hydrogen aircraft

A hydrogen powered aircraft uses hydrogen fuel rather than fossil fuels such as aviation fuel. Hydrogen can either be burned in a jet engine or can be used to power a fuel cell which generates electricity.

What is a hydrogen powered aircraft?

The drive for a global green future has inevitably asked questions of the aerospace industry, leading to the research around hydrogen powered aircraft. Propulsion and fuel alternatives are being researched, tested and proposed from all corners of the globe. Hydrogen, as a fuel, is a very real prospect and progress is being made at a staggering rate. Aerospace is on an exponential push to reach its own goals for net zero emissions.

The European Union’s research (including Airbus and 34 other partners) called CRYOPLANE assessed the technical feasibility, safety, environmental compatibility and economic viability of using liquid hydrogen as an aviation fuel.

History

In February 1957, a Martin B-57B flew on hydrogen for 20 min for one of its two Wright J65 engines. On 15 April 1988, the Tu-155 first flew as the first hydrogen-powered experimental aircraft. Boeing converted a 2-seat Diamond DA20 to run on a fuel cell, in 2008. In 2010, the Rapid 200FC concluded six flight tests using gaseous hydrogen. Hydrogen gas is stored at 350 bar, feeding a 27 hp fuel cell powering a 54 hp electric motor along a 27 hp lithium polymer battery pack. On January 11, 2011, an AeroVironment Global Observer unmanned aircraft completed its first flight powered by a hydrogen-fuelled propulsion system.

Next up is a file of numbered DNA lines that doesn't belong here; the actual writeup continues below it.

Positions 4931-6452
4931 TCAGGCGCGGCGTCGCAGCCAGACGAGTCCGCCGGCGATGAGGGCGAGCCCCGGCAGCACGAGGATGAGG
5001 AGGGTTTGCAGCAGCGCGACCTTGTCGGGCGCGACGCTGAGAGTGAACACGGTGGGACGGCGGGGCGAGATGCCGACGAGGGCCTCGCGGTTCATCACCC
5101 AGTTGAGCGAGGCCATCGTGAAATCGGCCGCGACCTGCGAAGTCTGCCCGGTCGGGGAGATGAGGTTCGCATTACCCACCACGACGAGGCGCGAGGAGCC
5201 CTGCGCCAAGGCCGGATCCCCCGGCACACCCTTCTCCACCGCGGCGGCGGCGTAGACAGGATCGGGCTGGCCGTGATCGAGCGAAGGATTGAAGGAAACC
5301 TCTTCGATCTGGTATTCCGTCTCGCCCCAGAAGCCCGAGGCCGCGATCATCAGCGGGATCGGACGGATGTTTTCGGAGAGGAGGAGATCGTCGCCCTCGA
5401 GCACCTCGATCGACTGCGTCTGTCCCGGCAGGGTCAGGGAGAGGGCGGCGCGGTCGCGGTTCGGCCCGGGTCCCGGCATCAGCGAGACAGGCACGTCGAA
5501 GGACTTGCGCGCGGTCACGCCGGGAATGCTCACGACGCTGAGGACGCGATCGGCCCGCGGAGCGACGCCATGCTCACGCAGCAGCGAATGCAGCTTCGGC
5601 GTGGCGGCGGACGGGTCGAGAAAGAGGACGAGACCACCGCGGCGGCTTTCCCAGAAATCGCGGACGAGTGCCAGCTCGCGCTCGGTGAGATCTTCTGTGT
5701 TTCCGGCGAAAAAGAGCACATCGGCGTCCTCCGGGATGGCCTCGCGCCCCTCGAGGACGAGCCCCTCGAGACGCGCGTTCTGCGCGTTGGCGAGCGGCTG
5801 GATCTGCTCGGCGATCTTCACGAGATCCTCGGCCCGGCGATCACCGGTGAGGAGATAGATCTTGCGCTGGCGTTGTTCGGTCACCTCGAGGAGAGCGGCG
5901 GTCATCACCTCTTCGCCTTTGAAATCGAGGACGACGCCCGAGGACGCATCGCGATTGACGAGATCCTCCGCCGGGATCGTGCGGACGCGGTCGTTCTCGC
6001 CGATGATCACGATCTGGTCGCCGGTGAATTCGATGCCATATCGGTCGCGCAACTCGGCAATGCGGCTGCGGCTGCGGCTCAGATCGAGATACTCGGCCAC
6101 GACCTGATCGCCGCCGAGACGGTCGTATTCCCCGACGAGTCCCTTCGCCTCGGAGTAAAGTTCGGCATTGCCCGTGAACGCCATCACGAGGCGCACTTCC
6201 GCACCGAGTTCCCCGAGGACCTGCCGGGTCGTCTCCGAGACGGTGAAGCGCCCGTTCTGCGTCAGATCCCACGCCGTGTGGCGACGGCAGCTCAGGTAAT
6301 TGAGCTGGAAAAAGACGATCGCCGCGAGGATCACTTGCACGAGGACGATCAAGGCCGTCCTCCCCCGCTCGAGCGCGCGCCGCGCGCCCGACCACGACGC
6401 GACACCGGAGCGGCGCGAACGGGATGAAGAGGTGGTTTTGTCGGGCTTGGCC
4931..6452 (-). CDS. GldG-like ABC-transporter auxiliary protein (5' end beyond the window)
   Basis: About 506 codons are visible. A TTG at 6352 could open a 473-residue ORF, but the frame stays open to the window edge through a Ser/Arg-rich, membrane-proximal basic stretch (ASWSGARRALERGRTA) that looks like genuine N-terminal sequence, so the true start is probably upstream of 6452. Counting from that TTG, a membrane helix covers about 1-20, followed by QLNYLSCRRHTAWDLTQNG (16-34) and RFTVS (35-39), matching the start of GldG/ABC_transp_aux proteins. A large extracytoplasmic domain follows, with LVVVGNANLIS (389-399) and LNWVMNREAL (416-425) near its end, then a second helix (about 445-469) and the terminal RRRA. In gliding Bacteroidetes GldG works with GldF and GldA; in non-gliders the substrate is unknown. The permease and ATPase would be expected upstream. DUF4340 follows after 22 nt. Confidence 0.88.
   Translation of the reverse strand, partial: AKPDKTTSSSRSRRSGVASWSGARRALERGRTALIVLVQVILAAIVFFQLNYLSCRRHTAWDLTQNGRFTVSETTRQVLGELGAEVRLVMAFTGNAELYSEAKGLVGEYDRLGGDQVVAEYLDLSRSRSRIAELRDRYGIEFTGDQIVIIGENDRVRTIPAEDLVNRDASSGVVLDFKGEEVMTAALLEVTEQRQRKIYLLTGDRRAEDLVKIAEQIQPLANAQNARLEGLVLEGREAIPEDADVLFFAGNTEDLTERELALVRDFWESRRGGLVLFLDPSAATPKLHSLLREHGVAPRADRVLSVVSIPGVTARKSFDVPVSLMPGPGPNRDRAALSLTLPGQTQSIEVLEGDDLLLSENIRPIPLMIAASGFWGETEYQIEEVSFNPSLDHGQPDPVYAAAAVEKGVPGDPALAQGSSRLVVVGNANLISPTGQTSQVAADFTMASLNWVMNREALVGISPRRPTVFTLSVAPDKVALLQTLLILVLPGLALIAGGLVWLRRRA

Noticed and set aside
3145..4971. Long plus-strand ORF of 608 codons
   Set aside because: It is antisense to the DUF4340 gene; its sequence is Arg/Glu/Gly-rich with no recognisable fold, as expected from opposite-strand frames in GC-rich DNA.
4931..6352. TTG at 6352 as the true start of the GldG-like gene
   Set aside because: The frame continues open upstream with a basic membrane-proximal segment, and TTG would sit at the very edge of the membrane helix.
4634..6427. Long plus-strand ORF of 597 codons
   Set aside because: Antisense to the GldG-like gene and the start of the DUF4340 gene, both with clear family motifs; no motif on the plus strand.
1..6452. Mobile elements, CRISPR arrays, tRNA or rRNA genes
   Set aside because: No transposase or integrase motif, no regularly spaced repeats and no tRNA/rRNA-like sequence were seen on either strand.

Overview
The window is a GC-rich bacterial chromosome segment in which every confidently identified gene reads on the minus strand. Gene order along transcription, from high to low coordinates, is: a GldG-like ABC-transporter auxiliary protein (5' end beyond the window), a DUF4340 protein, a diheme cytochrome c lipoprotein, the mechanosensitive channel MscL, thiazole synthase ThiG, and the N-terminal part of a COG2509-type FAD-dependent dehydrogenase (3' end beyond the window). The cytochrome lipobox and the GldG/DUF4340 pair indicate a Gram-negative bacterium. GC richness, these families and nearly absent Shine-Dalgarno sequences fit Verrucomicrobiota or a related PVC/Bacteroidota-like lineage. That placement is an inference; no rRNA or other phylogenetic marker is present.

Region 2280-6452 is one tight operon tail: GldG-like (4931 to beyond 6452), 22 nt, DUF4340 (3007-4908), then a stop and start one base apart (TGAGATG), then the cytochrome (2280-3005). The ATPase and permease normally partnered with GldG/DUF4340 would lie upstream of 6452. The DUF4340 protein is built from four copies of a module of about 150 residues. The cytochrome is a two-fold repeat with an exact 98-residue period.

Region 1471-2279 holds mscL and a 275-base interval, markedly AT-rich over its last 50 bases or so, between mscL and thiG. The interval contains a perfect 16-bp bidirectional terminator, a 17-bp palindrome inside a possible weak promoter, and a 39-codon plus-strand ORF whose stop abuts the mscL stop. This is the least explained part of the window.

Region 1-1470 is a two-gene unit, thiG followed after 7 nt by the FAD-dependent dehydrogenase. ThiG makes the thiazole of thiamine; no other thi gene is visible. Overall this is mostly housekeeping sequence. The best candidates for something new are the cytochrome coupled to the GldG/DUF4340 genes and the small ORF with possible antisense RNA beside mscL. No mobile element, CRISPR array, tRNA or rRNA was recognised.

Developed by Germany’s DLR Institute of Engineering Thermodynamics, the DLR HY4 four-seater was powered by a hydrogen fuel cell, its first flight took place on September 29, 2016.  It has the possibility to store 9 kg of hydrogen, 4×11 kW fuel cells and 2×10 kWh batteries.

 

Hydrogen powering vehicles

Hydrogen has a specific energy that is 3 times higher than aviation fuel and a lower energy density. If hydrogen is available from low-carbon energy sources such as wind or nuclear, its use in aircraft will produce fewer greenhouse gases. Due to the way it is produced, and the relative inefficiencies of its production currently, it is more expensive than fossil fuels. Liquid hydrogen is a known coolant and it has been proposed to use this property for cooling intake air for very high speed aircraft.

 

Hydrogen powered vehicle design

Liquid hydrogen has about four times the volume for the same amount of energy of kerosene fuel. Liquid hydrogen aircraft designs store the fuel in the fuselage, leading to a larger fuselage length and diameter. This lowers the performance due to the larger fuselage size causing more skin friction drag and wave drag. However, hydrogen is about one-third of the weight of kerosene jet-fuel for the same amount of energy. For a Boeing 747-400 this would reduce the takeoff gross weight from 360,000 to 270,000kg. Therefore the performance is a trade-off of the larger wetted area and lower fuel weight.